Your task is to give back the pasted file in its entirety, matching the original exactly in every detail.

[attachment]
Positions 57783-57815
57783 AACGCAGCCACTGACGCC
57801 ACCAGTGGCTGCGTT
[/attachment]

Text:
Positions 57783-57815
57783 AACGCAGCCACTGACGCC
57801 ACCAGTGGCTGCGTT